Sunday, August 1, 2010

Recap: Taste of Santa Fe 2010

Taste of Santa Fe was the annual fundraiser for the New Mexico History Museum, apparently a pretty small event that had hibernated over the recent years. This year, though, they relaunched Taste of Santa Fe bigger than ever, gearing it up to be one of the premier food events in the area. For that same reason, they invited Angeleno bloggers who are willing to go to Santa Fe to join them for the event (Disclaimer: we received free tickets to the events and lodging, but paid for own transport).

The main event took place at the Santa Fe Railyard Park on July 17.

It was a hot afternoon in Santa Fe (about 94 degrees!), and having been spoiled in Southern California, we had a hard time bearing with the sun and the heat. That's why I immediately veered towards to gelato booth and got the Blackberry Cabernet Sorbetto from O-Gelato, which had just opened on July 3.
Their other flavors included Ispaha, made with Parisian rosewater and raspberry, and Harry's Peach Bellini.

Mole and taquitos were abound, but there were more than New Mexican cuisine to be found at Taste of Santa Fe, although of course many incorporate ingredients and influences from the area. The resorts and fine dining restaurants participated with offerings such as seared tuna.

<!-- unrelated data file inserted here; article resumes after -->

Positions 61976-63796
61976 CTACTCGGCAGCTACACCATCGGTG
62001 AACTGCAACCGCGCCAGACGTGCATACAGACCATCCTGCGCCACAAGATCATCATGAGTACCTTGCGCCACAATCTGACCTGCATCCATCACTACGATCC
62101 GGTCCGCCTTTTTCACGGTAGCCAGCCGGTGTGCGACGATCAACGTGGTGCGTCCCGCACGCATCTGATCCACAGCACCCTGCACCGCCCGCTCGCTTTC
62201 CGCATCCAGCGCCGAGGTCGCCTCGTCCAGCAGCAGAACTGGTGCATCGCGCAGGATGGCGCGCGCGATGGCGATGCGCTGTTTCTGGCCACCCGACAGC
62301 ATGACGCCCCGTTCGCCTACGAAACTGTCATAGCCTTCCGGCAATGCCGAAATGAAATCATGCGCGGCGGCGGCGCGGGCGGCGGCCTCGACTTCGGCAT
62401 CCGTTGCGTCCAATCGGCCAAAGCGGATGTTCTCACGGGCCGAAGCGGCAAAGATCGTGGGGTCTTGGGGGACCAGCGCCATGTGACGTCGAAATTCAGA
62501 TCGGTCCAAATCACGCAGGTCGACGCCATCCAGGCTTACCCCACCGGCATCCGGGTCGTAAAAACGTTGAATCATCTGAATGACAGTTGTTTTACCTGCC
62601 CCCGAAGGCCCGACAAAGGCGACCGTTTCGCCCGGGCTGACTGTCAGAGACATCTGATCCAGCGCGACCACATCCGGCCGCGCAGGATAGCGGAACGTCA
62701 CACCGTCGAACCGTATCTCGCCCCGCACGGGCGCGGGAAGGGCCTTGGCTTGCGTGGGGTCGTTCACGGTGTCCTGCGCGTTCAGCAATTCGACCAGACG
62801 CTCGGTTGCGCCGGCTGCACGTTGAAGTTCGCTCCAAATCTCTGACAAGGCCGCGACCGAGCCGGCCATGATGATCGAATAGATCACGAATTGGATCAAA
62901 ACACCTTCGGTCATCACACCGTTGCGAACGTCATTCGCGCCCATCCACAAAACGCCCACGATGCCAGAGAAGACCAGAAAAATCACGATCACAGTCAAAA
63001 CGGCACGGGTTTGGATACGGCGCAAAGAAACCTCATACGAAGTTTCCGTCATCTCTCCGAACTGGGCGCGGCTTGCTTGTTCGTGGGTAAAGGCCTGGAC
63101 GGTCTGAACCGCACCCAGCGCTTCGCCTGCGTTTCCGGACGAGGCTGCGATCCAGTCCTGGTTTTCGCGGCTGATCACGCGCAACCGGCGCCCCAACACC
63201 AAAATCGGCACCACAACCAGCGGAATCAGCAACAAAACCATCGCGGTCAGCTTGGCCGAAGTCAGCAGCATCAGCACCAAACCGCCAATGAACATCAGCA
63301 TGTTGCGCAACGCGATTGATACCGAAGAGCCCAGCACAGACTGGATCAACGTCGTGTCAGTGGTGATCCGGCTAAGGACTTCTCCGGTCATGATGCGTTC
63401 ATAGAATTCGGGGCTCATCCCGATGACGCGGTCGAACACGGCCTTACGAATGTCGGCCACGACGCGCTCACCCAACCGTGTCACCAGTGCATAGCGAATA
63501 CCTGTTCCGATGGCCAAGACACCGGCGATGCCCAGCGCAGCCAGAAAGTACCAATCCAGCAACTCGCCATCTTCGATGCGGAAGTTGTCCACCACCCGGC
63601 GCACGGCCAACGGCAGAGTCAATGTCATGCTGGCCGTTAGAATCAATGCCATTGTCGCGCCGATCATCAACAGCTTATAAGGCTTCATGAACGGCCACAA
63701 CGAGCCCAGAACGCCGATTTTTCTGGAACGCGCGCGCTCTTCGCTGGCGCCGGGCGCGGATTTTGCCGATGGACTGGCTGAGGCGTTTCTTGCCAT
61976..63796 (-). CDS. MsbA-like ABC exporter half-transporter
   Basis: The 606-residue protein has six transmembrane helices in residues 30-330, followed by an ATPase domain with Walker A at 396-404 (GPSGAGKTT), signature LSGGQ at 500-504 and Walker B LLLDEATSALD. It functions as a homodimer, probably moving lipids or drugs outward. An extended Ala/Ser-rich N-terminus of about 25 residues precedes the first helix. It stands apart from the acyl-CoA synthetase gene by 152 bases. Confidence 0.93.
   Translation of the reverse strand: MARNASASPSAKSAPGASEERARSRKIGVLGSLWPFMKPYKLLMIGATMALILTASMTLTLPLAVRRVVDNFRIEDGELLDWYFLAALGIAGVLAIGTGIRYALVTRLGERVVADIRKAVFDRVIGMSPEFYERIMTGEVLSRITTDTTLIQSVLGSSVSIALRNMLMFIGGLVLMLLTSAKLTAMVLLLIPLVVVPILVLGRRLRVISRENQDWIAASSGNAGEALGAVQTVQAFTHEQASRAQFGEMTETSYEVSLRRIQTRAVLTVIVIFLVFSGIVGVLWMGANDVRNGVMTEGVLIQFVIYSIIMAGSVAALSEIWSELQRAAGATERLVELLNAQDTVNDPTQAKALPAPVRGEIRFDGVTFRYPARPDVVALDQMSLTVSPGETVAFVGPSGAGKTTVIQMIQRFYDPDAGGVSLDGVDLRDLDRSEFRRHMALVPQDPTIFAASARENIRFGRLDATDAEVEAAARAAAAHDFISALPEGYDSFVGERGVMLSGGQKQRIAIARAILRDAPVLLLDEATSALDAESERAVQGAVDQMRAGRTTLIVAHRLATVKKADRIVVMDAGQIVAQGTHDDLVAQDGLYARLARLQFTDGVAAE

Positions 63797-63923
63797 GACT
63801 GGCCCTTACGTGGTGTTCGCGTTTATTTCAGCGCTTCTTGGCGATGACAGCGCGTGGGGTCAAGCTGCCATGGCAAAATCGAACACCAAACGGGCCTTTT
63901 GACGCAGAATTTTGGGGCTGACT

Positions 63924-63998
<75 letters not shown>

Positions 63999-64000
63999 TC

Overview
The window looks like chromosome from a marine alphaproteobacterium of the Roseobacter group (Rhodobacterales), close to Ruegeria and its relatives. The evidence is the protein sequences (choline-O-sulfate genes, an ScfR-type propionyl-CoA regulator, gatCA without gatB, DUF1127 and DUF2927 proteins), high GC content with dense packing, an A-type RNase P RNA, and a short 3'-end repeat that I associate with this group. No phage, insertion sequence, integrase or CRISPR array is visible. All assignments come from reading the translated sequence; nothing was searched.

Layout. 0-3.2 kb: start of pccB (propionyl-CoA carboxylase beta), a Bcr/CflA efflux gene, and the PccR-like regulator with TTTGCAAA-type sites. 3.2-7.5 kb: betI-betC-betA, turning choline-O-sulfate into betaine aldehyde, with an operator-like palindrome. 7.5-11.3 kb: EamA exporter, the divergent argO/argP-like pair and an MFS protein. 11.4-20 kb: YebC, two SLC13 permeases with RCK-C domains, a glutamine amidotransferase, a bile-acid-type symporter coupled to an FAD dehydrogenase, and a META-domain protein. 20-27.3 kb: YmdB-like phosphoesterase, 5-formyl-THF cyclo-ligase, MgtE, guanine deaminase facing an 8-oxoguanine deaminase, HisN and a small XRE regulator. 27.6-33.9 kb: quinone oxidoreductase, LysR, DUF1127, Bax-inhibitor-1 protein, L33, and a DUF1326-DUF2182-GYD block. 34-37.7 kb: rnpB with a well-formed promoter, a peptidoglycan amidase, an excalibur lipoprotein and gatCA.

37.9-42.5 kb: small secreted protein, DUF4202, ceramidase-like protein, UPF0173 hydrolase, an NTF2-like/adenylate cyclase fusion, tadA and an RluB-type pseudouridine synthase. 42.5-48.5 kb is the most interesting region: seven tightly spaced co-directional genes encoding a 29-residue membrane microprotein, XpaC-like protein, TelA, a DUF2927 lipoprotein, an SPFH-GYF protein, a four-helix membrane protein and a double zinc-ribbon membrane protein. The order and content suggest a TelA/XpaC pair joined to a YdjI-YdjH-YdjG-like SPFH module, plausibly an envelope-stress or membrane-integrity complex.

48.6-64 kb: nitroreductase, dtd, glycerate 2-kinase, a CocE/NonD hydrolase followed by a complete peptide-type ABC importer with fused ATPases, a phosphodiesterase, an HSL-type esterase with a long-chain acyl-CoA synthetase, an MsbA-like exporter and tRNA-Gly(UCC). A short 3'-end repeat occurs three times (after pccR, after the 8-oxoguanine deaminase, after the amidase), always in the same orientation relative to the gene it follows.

A non-VIP ticket to Taste of Santa Fe only gave us one drink, which was unfortunate considering the weather. I had to choose carefully. Since the wines weren't local and I tried many of the beers from the Santa Fe Brewing Co., I opted for the Chicken Killer Barley Wine Ale (yes, partly due to its awesome name).
This was fairly balanced with a bit of both maltiness and hop without being too bitter for me.
You can buy fork up cash for more drinks, both alcoholic and nonalcoholic, though we didn't do so that day.

A sample of the homemade lemonade from Flying Star Cafe was such a lifesaver in the sweltering heat, I even stopped by the actual cafe to buy a full glass.

One of my favorite tastes that day was this BBQ ribs with red chile honey glaze and green chile cole slaw from Josh's Barbecue.

This year's event brought Chef John Sedlar of Rivera Restaurant in LA for a cooking demonstration. Chef Sedlar grew up in Santa Fe and has also given us some restaurant recommendations for the area.
He prepared a dish called Scallops Arabesque which calls for Vadouvan, an Indian spice blend.
Chef Sedlar suggests using grapeseed oil since it can go to high temperature and doesn't burn.

Since Chef Sedlar had also made this dish for a Los Angeles Mag's event, you can find the full recipe for it here.

Chile, both red and green, can be found everywhere, including on your kettle corn. Kernel's Kettle Corn which normally parks its cart on the Plaza, offers three flavors: original, red chile, and green chile. Both sweet and spicy, these were actually pretty addictive.

Can you see the red chili powder?



That's it?


There were a few more that I tried, but I'll be mentioning them in a real restaurant review, not here. We didn't eat that much, too hot! :p



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